Hi. I really find this forum helpful. I had my first bout of afib in 2008. I had my first ablation then also. Still afib off and on. Short episodes. Then I would go along time with out. Had a bad episode during sleep in 2012 that resulted in a tia. Just was out of it for the 6 hours I was in afib. When the afib went away I was lucid. No residuals. After 5 years afib came back and only got worse. The first ep that did the procedure was in Vanderbilt Heart hospital in TN. He was no longer there. He had told me he wouldn’t do the procedure on me again. Don’t really know why. Found a dr with my cardiologist grou that did the procedure. First one in March of 17 and again in May of 18. Thought if was a success but now I have been in aflutter since aug non stop. They took me off the arythmia meds and increased the Toprol to control the rate. My rate is from 65 bpm -100 fluttering around. If I get around much it gets up to 128-137 and who knows how high but reduces quickly to 100 and usually less resting. Sometimes I get all of a sudden hit with extreme fatigue. Going back for apt in Feb. Pace and ablate is still being considered. Just don’t understand why I am in perm flutter. Sorry for being so long. Any feedback I would love. Thank you. Sandy
Confused about the aflutter: Hi. I really... - AF Association
Flutter and AF are completely differnt animals Sandy. Flutter stems from the right atrium and is a regular fast beat which shows as a saw tooth line on the ECG (EKG for you colonials lol) . If you do have flutter (there are other fast arrhythmias) then is should be easily ablated as acess to the right atrium is far easir than the left which requires a transeptal puncture with allied risks.
Perssonally I would avoid Pace and ablate for as long as possible as it will not stop AF, but merely remove the worst of the symptoms and is rather final. Good luck and do discuss with your medical team verty carefully.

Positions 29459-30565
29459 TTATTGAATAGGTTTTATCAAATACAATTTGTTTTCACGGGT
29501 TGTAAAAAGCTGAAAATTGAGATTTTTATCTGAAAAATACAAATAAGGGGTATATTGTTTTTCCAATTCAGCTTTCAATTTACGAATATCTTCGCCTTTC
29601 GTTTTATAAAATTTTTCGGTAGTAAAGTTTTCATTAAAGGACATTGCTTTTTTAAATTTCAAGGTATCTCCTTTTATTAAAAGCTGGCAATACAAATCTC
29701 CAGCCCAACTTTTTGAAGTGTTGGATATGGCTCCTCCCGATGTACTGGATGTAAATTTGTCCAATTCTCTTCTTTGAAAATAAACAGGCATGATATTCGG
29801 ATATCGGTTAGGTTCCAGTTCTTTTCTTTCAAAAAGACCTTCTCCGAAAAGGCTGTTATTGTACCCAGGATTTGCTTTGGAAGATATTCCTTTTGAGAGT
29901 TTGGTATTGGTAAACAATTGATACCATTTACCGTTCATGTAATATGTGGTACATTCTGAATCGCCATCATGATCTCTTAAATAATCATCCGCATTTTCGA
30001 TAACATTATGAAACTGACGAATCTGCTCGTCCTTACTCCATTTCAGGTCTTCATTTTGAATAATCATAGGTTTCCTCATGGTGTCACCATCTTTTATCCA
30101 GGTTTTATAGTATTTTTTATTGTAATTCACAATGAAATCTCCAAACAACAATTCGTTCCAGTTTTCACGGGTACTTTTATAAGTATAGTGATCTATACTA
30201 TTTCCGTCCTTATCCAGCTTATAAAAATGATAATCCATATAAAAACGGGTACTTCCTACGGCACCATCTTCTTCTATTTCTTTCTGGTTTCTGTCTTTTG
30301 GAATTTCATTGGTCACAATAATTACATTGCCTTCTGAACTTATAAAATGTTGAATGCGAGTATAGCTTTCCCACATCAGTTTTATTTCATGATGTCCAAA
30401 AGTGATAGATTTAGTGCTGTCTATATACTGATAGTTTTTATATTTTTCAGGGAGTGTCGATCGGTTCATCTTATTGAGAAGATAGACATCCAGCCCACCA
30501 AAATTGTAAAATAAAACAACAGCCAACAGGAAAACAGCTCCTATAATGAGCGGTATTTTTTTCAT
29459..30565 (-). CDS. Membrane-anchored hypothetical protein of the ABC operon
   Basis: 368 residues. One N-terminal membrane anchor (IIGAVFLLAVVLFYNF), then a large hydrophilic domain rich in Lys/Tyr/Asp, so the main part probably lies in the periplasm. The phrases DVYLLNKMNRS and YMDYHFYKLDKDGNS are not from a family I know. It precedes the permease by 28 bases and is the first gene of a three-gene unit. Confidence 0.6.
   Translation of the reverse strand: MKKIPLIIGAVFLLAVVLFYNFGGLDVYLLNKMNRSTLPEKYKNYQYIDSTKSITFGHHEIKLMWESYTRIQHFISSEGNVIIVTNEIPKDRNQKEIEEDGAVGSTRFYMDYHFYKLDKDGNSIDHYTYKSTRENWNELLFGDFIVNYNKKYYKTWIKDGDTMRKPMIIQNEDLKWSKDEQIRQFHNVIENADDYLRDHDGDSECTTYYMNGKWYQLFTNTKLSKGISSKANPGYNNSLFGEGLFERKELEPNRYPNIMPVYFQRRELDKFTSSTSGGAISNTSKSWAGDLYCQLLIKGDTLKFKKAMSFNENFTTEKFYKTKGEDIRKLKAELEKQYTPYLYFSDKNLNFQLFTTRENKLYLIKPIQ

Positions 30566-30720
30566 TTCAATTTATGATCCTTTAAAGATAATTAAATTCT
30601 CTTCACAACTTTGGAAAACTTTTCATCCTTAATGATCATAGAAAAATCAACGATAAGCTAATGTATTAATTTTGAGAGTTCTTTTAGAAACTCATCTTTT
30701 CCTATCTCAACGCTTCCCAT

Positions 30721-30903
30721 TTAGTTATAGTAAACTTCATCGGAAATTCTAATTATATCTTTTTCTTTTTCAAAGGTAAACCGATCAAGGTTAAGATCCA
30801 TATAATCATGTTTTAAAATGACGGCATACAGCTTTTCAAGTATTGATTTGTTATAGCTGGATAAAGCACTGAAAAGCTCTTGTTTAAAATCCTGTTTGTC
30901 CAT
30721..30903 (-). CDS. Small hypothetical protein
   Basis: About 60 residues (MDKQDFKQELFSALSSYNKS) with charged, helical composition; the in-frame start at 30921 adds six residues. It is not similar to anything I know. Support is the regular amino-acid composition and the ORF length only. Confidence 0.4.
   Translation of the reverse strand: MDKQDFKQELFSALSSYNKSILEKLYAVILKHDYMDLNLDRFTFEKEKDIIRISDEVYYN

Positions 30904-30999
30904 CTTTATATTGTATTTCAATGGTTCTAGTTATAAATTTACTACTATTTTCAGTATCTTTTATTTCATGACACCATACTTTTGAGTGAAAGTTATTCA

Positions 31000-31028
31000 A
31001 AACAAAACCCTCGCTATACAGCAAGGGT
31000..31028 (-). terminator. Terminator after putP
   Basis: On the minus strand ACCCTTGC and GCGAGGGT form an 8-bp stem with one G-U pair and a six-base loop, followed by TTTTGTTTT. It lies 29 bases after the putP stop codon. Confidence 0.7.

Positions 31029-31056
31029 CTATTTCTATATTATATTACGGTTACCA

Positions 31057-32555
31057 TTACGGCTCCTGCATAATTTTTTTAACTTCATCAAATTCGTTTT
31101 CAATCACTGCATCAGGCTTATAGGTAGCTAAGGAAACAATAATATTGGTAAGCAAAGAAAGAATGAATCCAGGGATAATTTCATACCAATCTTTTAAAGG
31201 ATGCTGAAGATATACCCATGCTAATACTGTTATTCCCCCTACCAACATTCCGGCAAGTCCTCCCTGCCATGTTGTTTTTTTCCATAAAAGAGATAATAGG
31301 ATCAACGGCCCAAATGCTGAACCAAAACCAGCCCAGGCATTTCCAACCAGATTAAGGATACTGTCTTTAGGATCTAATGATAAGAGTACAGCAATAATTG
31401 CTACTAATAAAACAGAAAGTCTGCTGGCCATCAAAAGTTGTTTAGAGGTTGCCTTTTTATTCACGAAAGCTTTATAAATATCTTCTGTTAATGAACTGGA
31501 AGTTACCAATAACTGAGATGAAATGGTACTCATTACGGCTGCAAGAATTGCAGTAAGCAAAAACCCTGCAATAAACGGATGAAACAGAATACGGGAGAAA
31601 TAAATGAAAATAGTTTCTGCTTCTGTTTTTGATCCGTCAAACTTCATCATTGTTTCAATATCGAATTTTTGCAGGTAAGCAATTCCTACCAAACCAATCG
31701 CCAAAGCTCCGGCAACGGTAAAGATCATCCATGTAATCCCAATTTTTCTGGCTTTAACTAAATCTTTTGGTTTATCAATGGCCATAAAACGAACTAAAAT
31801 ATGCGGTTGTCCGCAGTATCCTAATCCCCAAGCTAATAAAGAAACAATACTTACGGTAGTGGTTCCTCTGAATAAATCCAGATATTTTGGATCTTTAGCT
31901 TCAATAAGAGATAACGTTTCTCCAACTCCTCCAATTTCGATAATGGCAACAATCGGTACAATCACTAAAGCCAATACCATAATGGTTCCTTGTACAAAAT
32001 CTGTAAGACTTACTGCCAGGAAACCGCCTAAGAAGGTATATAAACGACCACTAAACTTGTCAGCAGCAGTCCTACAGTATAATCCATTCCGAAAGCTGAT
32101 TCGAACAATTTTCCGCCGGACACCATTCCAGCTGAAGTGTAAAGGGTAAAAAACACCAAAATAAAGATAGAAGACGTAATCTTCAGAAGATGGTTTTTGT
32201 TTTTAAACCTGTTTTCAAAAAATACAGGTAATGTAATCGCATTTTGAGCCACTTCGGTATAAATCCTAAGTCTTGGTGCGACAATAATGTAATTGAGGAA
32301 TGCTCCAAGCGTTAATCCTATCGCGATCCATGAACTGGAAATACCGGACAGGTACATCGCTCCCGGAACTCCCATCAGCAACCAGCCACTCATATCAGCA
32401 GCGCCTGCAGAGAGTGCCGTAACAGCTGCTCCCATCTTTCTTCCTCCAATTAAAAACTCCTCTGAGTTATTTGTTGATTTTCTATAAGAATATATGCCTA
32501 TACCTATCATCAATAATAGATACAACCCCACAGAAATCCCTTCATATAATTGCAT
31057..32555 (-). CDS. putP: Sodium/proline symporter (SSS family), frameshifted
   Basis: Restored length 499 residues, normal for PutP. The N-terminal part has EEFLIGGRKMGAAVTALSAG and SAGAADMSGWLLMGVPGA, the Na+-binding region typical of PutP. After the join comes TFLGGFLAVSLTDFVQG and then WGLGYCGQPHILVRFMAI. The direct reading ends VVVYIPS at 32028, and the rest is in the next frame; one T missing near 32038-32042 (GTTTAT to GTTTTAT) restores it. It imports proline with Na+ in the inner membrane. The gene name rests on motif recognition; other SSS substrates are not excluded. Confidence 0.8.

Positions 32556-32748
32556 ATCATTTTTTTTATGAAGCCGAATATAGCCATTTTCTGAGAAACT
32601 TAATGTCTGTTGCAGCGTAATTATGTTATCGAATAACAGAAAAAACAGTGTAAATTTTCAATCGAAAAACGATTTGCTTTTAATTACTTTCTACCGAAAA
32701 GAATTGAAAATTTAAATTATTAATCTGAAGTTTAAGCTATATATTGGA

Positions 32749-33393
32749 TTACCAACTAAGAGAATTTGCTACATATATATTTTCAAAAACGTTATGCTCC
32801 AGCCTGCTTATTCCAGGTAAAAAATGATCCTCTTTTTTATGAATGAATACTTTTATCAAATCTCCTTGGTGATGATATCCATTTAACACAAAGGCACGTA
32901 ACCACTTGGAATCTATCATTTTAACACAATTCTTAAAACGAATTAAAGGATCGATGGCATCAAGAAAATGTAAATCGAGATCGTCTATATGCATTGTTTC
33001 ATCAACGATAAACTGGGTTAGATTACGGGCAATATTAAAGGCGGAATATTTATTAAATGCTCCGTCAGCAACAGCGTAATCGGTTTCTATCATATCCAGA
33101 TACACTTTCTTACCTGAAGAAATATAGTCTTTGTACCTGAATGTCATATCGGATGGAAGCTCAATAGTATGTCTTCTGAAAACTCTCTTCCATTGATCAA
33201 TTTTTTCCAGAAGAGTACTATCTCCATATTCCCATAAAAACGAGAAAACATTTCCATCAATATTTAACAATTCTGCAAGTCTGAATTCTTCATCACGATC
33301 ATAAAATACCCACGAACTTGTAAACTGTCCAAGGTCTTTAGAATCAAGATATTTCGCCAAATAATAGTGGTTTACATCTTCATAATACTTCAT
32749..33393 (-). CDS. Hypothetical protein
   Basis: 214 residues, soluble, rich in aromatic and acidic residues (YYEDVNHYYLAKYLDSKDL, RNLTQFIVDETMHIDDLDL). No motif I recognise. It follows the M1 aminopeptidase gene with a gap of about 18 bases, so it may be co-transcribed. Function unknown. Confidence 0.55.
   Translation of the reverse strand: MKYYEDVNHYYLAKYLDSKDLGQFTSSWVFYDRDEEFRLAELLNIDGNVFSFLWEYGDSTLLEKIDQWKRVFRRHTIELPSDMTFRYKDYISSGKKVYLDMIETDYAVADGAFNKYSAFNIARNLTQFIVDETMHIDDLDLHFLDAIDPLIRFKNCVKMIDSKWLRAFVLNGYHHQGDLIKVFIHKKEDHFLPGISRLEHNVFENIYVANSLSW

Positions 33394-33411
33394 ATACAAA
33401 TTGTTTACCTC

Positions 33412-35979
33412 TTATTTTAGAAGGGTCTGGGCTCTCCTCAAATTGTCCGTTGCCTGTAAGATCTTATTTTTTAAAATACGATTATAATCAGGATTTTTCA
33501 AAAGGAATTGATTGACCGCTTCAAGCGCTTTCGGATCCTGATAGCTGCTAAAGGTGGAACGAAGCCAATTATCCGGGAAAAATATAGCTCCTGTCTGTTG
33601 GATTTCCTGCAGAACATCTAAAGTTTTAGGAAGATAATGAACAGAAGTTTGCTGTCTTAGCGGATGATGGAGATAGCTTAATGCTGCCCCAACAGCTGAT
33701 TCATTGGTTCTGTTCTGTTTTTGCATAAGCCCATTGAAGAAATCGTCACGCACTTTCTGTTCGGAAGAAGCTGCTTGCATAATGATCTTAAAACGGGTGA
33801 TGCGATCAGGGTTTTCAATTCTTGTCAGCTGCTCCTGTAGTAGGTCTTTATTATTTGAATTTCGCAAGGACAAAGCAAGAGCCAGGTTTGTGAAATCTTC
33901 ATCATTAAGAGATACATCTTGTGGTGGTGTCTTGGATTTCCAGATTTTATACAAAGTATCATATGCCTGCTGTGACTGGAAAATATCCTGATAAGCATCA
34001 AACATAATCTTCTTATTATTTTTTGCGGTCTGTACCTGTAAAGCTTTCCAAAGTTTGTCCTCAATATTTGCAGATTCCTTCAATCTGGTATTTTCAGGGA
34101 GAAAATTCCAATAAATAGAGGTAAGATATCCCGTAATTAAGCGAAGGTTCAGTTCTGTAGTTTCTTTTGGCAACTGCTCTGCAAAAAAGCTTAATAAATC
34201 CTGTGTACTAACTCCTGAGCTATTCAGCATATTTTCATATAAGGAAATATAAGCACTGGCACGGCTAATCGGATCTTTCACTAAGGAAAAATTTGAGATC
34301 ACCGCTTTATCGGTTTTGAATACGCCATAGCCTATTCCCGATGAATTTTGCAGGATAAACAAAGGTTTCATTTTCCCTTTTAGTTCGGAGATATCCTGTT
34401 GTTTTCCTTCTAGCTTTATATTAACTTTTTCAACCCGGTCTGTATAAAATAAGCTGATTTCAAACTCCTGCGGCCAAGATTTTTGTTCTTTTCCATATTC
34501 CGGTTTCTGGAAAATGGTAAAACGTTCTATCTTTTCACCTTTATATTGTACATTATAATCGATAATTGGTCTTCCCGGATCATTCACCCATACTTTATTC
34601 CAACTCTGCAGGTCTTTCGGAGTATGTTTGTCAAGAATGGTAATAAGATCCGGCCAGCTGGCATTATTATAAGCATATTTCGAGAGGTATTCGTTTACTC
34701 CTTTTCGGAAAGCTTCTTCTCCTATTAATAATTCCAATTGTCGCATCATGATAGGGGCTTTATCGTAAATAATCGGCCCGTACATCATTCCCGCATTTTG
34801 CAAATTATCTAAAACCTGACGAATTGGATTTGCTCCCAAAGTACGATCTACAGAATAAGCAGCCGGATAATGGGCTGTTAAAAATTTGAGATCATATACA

What ever I have he didn’t sound very optimistic about another ablation. He states he did several while he was in there last time. They induced as much as possible and my atrium is enlarged. He said he would try but....I don’t know where to go from here. I guess I have to put my self in God’s hands. I have been dealing with tachycardia since my twenty’s. Then plagued with pvcs or whatever for years after my 40s. Showed slight mvp with regurgitation then afib. Thank you so much for your input
Both early and late atrial flutter are fairly common complications of ablation for atrial fibrillation, particularly with the more aggressive interventions being done 5+ years back. Flutter in this situation often arises from the left atrium and can be difficult to manage with further ablation. This is my situation and so far a beta blocker is keeping a lid on it.
Sounds like mine also. The ablation I had in 2017 I had some atrial flutter and was put in the hospital on Amiorderone and diltiazem for three days and went home in afib. Then since not much changed, afib, aflutter and terrible etoptics. Back for the last ablation this past May. And I told you the rest. I don’t think afib if any. Just atrial flutter. Sometime I think I would rather be in afib or flutter if not many symptoms than in and out. I don’t know. I just may be Like this for ever. Thank you
I developed a very persistent atypical flutter in 2017 that acted very much as you describe yours (I think the atypical means it is in the left atria as Oyster says probably a result of ablation for AF there). I had RF ablation in 2014 and 2015. I had a dual lead pacemaker fitted in April 2018 (not pace and ablate which is ventricular pacing and AV node ablation). I am 98% atrial paced and only 1% ventricular paced with my AV node intact and the pacemaker is kept in charge by a small daily dose of beta blocker (25mg of Metoprolol). This stopped the flutter within 24 hours and since then I’ve only had a 45 min episode and a 29 hour episode.
Also mine was predominantly 2:1 conduction meaning that my atria was doing about twice the advertised rate. I think that when the rate increased when moving it was just more beats getting through (a change in conduction). I didn’t feel as unwell as in AF not being irregular but it was fatiguing because of the constantly high rate. I hope you get some answers and options I could have had it ablated again but given my history and underlying bradycardic junctional rhythm my EP thought it was time for my pacemaker and that I might get away without more ablation. As he put it you could have ablation and then still need the pacemaker or you could have the pacemaker and maybe not need the ablation. As proved to be the case for me.
Take care and steady whilst you await your consultation.